As for the three companions, I feel like they all have lots of potential still to be realised. I’ll cut them some slack since it was only their first episode. I especially hope we see further development in Graham and Ryan’s relationship, since it was vaguely implied that Ryan struggles to accept him as his step-grandfather and that Graham perhaps harbours a little impatience towards Ryan on account of his dyspraxia– but this was lost in the dizzily fast paced adventure. Yasmin was somewhat less inspiring. Don’t get me wrong, she was likeable enough (give me Yasmin over Clara ‘I’m-So-Special’ Oswald any day of the week) but there was nothing much to her besides. The story would’ve probably worked just fine without her.

The bad guy (Tim Shaw! I just loved that…) kind of reminded me of the Klingons from Star Trek: Discovery, but with one major difference: I don’t like the Klingons from Star Trek: Discovery. I do like Tim Shaw. He’s everything a Doctor Who villain should be: scary, but not so scary you can’t poke fun at him; physically imposing but no match for the Doctor’s easy wit and razor sharp intelligence.

Now, as I’ve already pointed out, there’s a lot of stuff that’s new about this series; nowhere more so than in the decision to cast a female Doctor. Now I personally loved Whittaker’s Doctor, but more than that, I loved the careful approach this episode takes in presenting this all new Doctor to us. They don’t just have her popping out her TARDIS saying ‘I’m the Doctor!’ and expect us to accept her; no, they were very careful to make us believe in Jodie Whittaker’s Doctor through sheer characterisation, rather than familiar gimmicks. It’s difficult to put into words exactly how this was accomplished because it was done with such skill and subtlety. All I can say is that this episode shows us that Jodie Whittaker is the Doctor by what she does and by the sort of person she is, only using the name of the Doctor towards the very end by which point we already know and believe that that is who she is (heck, we’ve still not seen the TARDIS. Maybe tonight).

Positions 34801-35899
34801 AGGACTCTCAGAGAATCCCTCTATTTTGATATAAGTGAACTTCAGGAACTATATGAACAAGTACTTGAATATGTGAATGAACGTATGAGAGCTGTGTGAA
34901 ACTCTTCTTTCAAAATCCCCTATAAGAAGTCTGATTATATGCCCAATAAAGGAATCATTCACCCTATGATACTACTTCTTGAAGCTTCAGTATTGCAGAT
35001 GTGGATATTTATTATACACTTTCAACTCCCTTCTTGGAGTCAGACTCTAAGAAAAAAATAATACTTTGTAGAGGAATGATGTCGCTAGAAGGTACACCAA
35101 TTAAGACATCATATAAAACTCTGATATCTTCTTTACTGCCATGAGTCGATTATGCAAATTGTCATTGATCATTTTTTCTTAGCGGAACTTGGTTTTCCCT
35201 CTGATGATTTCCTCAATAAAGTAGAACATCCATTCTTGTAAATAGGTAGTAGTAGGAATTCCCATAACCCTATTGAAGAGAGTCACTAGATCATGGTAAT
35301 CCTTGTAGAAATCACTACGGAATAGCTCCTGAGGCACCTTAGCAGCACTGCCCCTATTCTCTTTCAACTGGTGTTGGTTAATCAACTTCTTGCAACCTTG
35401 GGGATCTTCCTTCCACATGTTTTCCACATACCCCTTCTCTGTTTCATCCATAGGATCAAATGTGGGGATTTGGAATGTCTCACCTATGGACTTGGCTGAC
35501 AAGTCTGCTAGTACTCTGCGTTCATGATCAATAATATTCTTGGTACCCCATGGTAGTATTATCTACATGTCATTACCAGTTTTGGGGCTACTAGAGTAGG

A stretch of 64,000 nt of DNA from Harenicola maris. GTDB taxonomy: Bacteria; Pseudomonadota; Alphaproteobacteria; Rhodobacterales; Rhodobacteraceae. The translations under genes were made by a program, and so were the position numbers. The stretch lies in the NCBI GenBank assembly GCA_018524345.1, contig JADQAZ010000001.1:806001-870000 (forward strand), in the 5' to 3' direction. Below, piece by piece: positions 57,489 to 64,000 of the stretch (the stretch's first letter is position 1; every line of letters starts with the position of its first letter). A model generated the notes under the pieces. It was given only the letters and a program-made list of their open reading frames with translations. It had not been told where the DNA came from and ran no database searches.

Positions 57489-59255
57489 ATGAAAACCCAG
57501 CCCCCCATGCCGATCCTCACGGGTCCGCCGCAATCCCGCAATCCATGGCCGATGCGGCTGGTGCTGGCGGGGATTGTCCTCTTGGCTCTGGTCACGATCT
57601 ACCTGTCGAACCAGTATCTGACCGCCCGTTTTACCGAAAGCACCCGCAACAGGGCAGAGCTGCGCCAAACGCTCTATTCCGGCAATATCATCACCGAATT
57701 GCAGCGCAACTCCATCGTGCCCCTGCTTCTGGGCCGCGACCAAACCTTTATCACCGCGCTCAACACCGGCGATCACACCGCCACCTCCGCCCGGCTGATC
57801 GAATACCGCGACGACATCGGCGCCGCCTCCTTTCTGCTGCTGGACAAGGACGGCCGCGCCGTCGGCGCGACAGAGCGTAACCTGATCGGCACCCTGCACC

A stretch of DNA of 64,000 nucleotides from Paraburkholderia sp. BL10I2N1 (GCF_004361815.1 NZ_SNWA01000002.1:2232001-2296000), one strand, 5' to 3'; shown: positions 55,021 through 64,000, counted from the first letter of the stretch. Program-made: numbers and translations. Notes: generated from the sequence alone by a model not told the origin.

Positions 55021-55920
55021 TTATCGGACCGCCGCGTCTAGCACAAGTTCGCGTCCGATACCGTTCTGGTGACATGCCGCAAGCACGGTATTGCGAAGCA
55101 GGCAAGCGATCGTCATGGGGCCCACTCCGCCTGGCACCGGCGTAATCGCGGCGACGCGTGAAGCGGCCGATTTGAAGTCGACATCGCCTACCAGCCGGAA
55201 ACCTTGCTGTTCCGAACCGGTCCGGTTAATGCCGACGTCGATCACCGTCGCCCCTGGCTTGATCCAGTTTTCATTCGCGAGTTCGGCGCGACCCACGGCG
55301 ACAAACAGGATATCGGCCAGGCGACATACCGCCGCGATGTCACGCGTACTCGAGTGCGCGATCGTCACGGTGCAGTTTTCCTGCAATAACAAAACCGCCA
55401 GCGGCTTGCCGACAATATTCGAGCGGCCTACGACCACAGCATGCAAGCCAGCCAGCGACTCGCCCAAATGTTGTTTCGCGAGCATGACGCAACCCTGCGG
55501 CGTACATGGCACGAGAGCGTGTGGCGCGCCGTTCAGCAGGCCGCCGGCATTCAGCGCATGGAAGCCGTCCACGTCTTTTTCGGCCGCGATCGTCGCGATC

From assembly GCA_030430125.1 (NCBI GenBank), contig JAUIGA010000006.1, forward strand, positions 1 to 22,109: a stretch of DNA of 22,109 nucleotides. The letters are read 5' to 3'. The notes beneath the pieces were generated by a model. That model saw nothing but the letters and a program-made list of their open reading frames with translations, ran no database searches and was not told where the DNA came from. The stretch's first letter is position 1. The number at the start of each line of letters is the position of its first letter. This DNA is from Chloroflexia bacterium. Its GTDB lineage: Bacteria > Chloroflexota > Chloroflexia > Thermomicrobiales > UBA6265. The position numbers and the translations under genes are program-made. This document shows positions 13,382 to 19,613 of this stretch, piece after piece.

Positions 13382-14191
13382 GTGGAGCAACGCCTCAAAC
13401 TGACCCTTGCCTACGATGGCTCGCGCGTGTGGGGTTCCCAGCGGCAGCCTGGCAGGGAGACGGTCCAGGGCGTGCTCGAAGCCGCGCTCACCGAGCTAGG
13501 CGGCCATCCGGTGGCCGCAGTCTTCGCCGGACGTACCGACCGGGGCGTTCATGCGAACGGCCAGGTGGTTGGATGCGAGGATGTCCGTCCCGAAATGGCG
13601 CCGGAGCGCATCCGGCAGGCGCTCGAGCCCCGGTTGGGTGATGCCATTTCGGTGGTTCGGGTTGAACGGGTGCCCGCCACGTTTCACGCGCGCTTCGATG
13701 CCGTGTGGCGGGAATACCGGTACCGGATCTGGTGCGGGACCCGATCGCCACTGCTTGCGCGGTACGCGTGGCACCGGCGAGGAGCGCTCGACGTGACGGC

One more thing. I’ve said that there is a lot of stuff that’s new in this series, but there’s also quite a lot of it which feels very old. I mean, how about that theme music and those visuals during the closing credits? That took me right back to the Hartnell/Troughton/Pertwee era, as did the whole ‘Doctor-Without-a-TARDIS’ motif and the fact the Doctor has a group of companions, rather than an individual, invariably pretty young girl. That’s good. I’m all over that like a rash.

All in all, a really strong beginning to the new series. The last few series of Doctor Who have been disappointing and with so many changes in terms of cast, production crew and scheduling, this series was always going to be a gamble, regardless of the gender of the Doctor. But they’ve pulled it off. Bravo. I loved it.

My rating: 🌟🌟🌟🌟


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ATTENTION AUTHORS:

I’m hoping to do author interviews here on Penstricken over the coming year, especially with new fiction authors. If you’re interested in having your work featured on Penstricken, be to sure to drop us an e-mail or message us on Facebook/Twitter.

You can check out our previous interviews here:
Sharleen Nelson, Author of The Time Tourists [2]